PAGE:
In a second major step, the phenomenologist attempts to discover what is essential in the phenomena being studied. This is often called the eidetic reduction, reflection, or intuition (Porter and Robinson 2011; Wertz 2011:124-164). The eidos refers to the essence, nature, or being of a phenomenon. Phenomenological practice often involves the use of imaginative variations to find out what is essential to the nature and structure of an experience or a phenomenon (Wertz 2011:124-164). By imagining what could be removed from the description of a phenomena without it changing the description, by deliberately reversing or shifting usual perceptual angles, and playing with other ways of coming to an understanding, it is hoped that it will be clear what is necessarily for an adequate and plausible description of the phenomenon. Sheets-Johnstone (1998) similarly describes using kinetic or movement ‘free variations’ on a theme in order to discover more about the experience of self-movement (141).

The Feldenkrais Method also makes use of variations in movement (e.g. in effort, direction, speed, initiation, reversibility, support, smoothness) to stimulate experience and awareness of the self in movement. This may allow for a more precise and in some ways more objective knowledge of the student’s body, including clearer senses of orientation, space, location of points in the body, relationships of the parts of the body and how they are articulated to each other and the whole, and of how the body is motile. Awareness Through Movement also makes use of imagined movements in which qualities of movement are also varied in mental simulations (Ginsburg 2010).

In these ways, Feldenkrais practices may clarify what is given and invariant, and what is changeable in the body and how it is experienced (Ginsburg, 2010). (See below for further discussion). In this way the Feldenkrais Method engages with the patterns of perception and action that form our bodily organization, our deportment (Boss 2001) or bodily dispositions (Dreyfus 1991; Merleau-Ponty 1962).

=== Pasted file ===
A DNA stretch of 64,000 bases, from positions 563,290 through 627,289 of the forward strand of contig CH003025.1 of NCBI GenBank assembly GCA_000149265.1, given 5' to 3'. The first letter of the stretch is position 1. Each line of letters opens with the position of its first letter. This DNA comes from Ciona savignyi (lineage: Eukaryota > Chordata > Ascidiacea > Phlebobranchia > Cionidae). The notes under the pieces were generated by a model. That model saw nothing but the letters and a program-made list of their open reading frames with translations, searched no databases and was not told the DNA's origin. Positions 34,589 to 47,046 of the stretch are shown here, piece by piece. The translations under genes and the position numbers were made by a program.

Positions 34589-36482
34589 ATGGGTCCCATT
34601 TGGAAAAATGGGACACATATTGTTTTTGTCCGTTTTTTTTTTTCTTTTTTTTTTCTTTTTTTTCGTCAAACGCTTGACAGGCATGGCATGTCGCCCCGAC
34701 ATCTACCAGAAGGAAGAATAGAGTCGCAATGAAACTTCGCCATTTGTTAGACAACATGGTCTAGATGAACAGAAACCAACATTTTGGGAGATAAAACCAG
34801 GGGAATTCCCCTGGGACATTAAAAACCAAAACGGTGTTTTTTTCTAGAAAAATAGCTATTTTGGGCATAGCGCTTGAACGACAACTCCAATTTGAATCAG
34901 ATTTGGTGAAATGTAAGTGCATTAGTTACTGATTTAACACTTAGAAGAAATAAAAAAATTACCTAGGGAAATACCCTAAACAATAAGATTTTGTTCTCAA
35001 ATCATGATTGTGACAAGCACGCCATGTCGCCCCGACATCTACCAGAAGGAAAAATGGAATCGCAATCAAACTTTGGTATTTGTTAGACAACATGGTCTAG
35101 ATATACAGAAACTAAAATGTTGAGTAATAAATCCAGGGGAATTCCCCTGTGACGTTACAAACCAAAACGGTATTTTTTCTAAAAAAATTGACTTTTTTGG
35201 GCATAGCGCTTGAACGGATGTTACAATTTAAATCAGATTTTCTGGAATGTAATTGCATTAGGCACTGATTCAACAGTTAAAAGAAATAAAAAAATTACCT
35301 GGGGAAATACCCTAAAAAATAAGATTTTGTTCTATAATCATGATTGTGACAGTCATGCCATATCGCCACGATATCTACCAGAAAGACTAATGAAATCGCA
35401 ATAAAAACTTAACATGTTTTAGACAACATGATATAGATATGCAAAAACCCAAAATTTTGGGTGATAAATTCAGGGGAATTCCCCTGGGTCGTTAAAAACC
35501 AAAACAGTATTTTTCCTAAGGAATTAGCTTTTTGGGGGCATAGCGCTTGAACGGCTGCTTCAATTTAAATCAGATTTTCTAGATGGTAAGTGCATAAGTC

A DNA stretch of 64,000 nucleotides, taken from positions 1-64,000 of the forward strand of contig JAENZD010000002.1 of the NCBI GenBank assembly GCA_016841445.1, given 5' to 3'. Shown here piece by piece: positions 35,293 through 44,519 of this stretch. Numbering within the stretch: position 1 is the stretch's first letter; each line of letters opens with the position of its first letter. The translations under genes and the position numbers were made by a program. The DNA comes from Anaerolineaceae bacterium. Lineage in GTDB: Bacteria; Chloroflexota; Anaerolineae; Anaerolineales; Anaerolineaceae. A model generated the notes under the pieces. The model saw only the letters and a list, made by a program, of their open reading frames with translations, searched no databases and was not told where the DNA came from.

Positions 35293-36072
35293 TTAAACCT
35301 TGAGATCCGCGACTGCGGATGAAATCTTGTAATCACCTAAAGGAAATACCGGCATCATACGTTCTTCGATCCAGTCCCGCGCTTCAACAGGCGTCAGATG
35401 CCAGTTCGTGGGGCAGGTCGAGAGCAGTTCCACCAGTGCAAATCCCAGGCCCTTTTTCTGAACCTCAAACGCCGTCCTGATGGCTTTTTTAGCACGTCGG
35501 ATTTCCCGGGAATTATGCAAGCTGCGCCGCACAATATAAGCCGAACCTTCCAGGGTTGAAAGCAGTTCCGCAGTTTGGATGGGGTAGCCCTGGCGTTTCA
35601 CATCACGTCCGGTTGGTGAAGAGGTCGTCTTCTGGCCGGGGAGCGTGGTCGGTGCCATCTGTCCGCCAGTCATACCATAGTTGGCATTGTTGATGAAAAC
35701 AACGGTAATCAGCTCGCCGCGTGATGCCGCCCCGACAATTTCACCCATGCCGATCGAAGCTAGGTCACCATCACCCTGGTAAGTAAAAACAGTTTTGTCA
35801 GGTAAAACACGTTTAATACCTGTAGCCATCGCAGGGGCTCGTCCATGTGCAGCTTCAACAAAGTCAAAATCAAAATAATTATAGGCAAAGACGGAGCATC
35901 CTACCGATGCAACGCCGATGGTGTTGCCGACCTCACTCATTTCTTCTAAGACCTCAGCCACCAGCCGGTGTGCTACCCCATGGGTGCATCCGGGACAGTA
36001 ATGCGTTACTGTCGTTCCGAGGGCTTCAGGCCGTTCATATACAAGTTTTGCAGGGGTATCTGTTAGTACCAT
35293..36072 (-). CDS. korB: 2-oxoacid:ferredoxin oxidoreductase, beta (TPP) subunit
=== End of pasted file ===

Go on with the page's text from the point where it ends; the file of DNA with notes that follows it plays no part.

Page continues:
The phenomenal body

Phenomenology is not concerned entirely with either the objective or the subjective, but the intertwining of both in life (Merleau-Ponty, 1973). We both are our body, and have a body. In German, this is the difference between the “lived body,” the Lieb, and the “physical body,” the Korper.

The Feldenkrais Method embraces the subjective and objective aspects of the phenomenon of embodiment; the experience of the phenomenal body (Morley 2008: 144-163; Young 2002:25-47). Students experience themselves as embodied subjects initiating movement, generating their own perceptions, directing attention, observing their experience, and carrying out their intention to learn. At the same time, students have the experience of having a body that moves in gravity, space and time; a body that has intrinsic heft, volume, and timing (Legrand 2011:204-277). That is, our bodies, as physical, are experienced or lived through, and not just an object or thing of scientific description (Plügge 1970:293-311).

With the repetition of the word “body” in a paper such as this it may be easy for the idea of the body as the physical body of Cartesian dualism to be repeatedly evoked, but the reader is invited to stay in touch with the idea of the lived body as the ground of our experience, our sense of self, and our world.

The body in its world

The role of the relationship between the body and its environment, and its world in the phenomenological sense is also fundamental in Feldenkrais thinking and practice. Feldenkrais lessons bring attention to the inwardly directed and outwardly directed aspects of embodiment, and the perceptual reversibility between them as described by Merleau-Ponty (1962) (Morley 2001:73-82). Take for example the experience of gravity – which is one of the aspects of experience emphasized in Feldenkrais practice. We experience gravity in the soles of our feet. We experience gravity deep in our body, in our bones and joints. We experience gravity at the centre of our head, with the vestibular apparatus of the inner ear. Gravity is not just for physics class. We experience ourselves in gravity.

Because one’s world is always experienced through the body, altering one’s perceptions of one’s body should axiomatically alter one’s perceptions of the world. The Feldenkrais Method provides one way of ‘reachieving a direct… contact with the world,’ of experiencing ‘space, time and the world as we “live” them,’ which are part of Merleau-Ponty’s project for phenomenological practice (Merleau-Ponty 1962:vii.).

Experience of being a bodily subject and having a physical body